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Unequal Childhoods

Class, Race, and Family Life
Lareau, Annette (Book - 2003 )
Average Rating: 4 stars out of 5.
Unequal Childhoods


Item Details

Class does make a difference in the lives and futures of American children. Drawing on in-depth observations of black and white middle-class, working-class, and poor families, Unequal childhoods explores this fact, offering a picture of childhood today. Here are the frenetic families managing their children's hectic schedules of "leisure" activities and here are families with plenty of time but little economic security. Lareau shows how middle-class parents, whether black or white, engage in a process of "concerted cultivation" designed to draw out children's talents and skills, while working-class and poor families rely on "the accomplishment of natural growth," in which a child's development unfolds spontaneously--as long as basic comfort, food, and shelter are provided. Each of these approaches to childrearing brings its own benefits and its own drawbacks. In identifying and analyzing differences between the two, Lareau demonstrates the power, and limits, of social class in shaping the lives of America's children.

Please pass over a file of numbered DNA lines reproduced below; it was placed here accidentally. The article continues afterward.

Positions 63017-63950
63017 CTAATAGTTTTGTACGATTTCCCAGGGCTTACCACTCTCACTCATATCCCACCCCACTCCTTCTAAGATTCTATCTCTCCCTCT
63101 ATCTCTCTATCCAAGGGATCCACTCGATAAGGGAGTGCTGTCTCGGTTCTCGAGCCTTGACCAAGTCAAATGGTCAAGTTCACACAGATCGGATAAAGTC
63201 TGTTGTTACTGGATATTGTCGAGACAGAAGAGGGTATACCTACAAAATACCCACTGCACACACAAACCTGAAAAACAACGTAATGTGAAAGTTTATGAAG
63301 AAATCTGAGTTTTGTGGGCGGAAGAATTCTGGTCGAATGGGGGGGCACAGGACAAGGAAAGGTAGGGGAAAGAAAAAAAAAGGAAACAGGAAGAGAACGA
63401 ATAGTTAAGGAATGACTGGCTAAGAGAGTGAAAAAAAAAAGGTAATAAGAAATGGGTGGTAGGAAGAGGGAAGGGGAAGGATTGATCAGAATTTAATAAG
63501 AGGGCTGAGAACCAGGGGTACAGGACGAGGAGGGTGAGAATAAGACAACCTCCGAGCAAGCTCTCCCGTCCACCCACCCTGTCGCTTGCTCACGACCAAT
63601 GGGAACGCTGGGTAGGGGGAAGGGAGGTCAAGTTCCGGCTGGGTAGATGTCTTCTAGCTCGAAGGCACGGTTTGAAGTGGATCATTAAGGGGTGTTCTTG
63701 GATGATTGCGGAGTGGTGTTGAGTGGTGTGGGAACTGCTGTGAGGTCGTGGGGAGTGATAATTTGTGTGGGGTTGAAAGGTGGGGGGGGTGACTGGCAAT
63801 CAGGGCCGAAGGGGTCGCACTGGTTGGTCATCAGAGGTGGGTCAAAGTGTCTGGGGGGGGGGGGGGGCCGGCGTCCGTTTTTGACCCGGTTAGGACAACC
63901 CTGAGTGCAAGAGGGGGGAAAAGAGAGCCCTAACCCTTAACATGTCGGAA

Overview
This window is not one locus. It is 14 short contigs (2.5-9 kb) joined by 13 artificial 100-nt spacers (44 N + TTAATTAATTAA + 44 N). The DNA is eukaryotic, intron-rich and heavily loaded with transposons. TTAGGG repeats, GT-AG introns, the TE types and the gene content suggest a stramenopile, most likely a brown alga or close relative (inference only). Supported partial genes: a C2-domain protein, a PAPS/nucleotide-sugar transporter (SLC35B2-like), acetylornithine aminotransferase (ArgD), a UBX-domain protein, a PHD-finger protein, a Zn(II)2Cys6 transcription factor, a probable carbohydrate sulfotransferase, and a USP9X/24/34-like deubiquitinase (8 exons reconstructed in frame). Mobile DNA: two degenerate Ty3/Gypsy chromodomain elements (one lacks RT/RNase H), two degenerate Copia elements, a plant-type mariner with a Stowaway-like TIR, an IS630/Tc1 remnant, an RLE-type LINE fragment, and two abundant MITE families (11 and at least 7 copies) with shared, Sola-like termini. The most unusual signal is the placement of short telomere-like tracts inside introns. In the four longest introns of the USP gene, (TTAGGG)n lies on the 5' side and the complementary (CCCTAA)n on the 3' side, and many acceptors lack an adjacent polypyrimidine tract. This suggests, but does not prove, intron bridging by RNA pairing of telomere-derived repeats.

Authors: Lareau, Annette
Title: Unequal childhoods
class, race, and family life
Publisher: Berkeley :, University of California Press,, c2003
Characteristics: xii, 331 p. ;,23 cm
Statement of Responsibility: Annette Lareau
Contents: Concerted cultivation and the accomplishment of natural growth
Social structure and daily life
The hectic pace of concerted cultivation
A child's pace
Children's play is for children
Developing a child
Language as a conduit for social life
Concerted cultivation in organizational spheres
Concerted cultivation gone awry
Letting educators lead the way
Beating with a belt, fearing "the school"
The power and limits of social class
Summary: Class does make a difference in the lives and futures of American children. Drawing on in-depth observations of black and white middle-class, working-class, and poor families, Unequal childhoods explores this fact, offering a picture of childhood today. Here are the frenetic families managing their children's hectic schedules of "leisure" activities and here are families with plenty of time but little economic security. Lareau shows how middle-class parents, whether black or white, engage in a process of "concerted cultivation" designed to draw out children's talents and skills, while working-class and poor families rely on "the accomplishment of natural growth," in which a child's development unfolds spontaneously--as long as basic comfort, food, and shelter are provided. Each of these approaches to childrearing brings its own benefits and its own drawbacks. In identifying and analyzing differences between the two, Lareau demonstrates the power, and limits, of social class in shaping the lives of America's children.
ISBN: 0520239504
9780520239500
0520237633
9780520237636
Branch Call Number: 305.23 L321u 2003
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